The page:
Getting a Healthy Work-Life Balance

Getting a Healthy Work-Life Balance

Times are tough in business with frequent redundancies or companies closing on a regular basis. There is increased pressure on business owners and staff to put in the hours and deliver the results, but at what cost to health, relationships, family.

Being a hard worker is seen as an important requirement for success, but the mindset can all too easily spill over into becoming a workaholic. This is apparent in people who never have time for anything other than work, are constantly checking their emails, whose every waking (and often sleeping) thoughts are about business and its responsibilities. They often become anxious at the thought of taking a break or of being out of contact with work and are often irritated by any distractions that interfere.

Work stress and pressure is increasingly evident in my Counselling and Hypnotherapy practice. I am seeing many clients who have problems sleeping, relaxing, laughing and enjoying their lives because they perceive themselves as too busy. Some clients have physical symptoms too, like regular headaches, loss of libido, feel regularly tired or out of sorts, are more unwell than is usual.

I teach my clients that sometimes saying ‘yes’ is the most negative thing they can say, and that saying ‘no’ can be the most positive word to say. Learning how to take control of choices and then feeling positive about the outcome is an important result.

Delegation can be a factor here. Teaching someone else takes time, time which a lot of very busy people feel that they cannot spare. Also there is often the fear that by passing work onto to someone else some power or control may be lost. There is often concern that work is being done that is not being managed in every detail. Learning to feel comfortable with an overview of the situation, and understanding that delegating work actually increases the amount of work done, is a difficult lesson to learn. But it is also a valuable and liberating lesson.

Stopping for breaks is another important action. It has been regularly proven that people who take breaks every two hours or so perform better and achieve more productive results than those who work right on through. It is healthy to take a ten minute break and have a piece of fruit or a glass of water or even a quick walk around outside. Stopping to have a meal break is also important. It allows the mind to settle and become calmer for a while. It gives a time out.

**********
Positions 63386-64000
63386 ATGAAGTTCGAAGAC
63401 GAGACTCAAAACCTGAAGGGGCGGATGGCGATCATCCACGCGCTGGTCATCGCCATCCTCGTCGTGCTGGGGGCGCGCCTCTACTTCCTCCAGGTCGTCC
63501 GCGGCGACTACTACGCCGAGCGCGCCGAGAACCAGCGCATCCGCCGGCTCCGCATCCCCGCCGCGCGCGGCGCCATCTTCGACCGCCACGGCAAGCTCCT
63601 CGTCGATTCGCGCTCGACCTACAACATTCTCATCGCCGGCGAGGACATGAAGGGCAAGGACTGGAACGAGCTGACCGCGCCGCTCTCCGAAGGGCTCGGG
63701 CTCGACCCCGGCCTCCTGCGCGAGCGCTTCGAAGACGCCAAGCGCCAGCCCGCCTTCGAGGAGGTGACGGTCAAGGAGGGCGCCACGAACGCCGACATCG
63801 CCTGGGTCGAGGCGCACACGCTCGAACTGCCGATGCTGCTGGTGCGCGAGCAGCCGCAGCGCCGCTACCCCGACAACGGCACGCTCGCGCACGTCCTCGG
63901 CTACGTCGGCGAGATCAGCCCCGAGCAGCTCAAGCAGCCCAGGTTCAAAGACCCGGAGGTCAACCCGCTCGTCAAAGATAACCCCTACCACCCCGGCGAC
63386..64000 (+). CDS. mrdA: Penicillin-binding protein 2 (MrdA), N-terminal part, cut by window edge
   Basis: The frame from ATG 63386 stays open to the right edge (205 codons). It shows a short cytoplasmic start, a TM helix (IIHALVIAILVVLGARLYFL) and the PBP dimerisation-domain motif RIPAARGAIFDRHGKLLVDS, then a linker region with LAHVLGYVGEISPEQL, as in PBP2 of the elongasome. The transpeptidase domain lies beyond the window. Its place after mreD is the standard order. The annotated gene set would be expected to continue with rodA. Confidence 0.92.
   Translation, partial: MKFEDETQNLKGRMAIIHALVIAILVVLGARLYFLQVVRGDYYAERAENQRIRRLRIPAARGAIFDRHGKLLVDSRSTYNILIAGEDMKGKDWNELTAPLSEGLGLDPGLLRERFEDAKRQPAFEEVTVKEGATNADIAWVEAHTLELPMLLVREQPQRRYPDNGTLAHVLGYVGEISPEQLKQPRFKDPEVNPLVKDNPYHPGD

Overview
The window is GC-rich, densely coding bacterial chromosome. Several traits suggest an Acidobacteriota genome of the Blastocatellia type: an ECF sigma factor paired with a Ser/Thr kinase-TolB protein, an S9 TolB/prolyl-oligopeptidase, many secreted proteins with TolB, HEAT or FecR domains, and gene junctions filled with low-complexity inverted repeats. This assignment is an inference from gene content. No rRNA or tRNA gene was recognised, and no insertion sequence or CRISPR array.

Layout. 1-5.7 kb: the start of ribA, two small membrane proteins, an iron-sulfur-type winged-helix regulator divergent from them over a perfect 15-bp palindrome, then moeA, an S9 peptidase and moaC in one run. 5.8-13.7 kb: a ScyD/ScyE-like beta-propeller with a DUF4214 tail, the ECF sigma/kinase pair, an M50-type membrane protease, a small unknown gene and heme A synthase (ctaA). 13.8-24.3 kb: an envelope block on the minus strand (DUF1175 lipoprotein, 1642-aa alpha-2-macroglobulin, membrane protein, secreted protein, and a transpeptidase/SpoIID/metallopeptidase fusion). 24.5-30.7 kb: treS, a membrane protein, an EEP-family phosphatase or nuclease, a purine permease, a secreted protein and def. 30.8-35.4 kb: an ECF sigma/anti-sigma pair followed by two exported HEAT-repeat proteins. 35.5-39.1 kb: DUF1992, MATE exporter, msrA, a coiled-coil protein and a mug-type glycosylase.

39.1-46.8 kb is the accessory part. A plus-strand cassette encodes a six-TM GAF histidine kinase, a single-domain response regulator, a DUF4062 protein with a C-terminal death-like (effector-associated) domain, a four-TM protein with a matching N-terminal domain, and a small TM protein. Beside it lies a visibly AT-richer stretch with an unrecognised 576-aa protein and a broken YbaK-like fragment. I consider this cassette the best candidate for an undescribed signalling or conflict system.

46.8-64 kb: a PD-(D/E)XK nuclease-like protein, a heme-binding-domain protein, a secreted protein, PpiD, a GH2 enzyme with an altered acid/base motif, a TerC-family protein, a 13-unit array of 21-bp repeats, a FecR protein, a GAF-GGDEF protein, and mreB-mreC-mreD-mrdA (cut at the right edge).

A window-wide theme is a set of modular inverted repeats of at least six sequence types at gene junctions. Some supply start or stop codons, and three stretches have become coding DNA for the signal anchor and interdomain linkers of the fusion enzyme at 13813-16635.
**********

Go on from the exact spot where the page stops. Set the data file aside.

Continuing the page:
Achieving a healthy work/ life balance means also focussing on things that are not work related. Taking time out to cultivate a special relationship and invest care and effort into it is important. Think about making a phone call or sending a text message during the day. Little gestures can make a huge difference to the other person. Similarly with friends. They need to know that they matter, so arrange time to do fun things with them and then commit to turning up. It takes time to learn that fun time is not wasted time, but stick with it, and discover pleasure and enjoyment again.

Appreciate that there is only so much that one person can do effectively in a day. Set those boundaries in place and prioritise the workload to make the most effective use of the time available. If necessary, discuss this with a manager or bring in extra help, but start to really understand that there is a limit to how much one person can achieve in a day.

Also schedule exercise or ‘me’ time into the diary regularly. Book a de-stressing treatment like a massage occasionally. This way, stress and pressure will be managed effectively and a healthier and happier person will work in a more productive and efficient way. Both work and personal life will thrive and become valuable and complementary parts of everyday life.